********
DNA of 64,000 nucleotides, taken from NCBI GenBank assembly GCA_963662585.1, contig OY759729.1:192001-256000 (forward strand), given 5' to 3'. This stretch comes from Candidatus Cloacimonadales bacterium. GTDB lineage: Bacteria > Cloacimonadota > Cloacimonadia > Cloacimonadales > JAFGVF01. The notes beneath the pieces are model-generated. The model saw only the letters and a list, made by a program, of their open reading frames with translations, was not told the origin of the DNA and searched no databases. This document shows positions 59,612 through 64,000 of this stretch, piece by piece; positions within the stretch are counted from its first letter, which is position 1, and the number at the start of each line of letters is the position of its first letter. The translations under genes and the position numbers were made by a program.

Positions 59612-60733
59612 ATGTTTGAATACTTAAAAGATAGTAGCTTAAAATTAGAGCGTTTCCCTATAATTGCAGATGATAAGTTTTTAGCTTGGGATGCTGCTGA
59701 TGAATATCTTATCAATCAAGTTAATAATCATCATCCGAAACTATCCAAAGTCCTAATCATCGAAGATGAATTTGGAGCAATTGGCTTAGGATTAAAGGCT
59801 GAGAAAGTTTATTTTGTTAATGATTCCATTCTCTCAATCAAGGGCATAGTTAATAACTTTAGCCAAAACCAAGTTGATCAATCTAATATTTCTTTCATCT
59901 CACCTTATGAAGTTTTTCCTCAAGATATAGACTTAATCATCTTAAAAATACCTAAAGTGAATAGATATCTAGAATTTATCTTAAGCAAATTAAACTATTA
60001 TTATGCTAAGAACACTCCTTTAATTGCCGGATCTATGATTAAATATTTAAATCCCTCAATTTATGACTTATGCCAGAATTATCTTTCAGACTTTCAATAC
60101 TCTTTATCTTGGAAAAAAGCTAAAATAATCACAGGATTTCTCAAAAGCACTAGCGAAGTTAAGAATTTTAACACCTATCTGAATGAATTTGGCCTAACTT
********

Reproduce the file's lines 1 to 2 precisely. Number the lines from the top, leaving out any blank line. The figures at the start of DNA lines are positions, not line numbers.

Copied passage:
DNA of 64,000 nucleotides, taken from NCBI GenBank assembly GCA_963662585.1, contig OY759729.1:192001-256000 (forward strand), given 5' to 3'. This stretch comes from Candidatus Cloacimonadales bacterium. GTDB lineage: Bacteria > Cloacimonadota > Cloacimonadia > Cloacimonadales > JAFGVF01. The notes beneath the pieces are model-generated. The model saw only the letters and a list, made by a program, of their open reading frames with translations, was not told the origin of the DNA and searched no databases. This document shows positions 59,612 through 64,000 of this stretch, piece by piece; positions within the stretch are counted from its first letter, which is position 1, and the number at the start of each line of letters is the position of its first letter. The translations under genes and the position numbers were made by a program.

Positions 59612-60733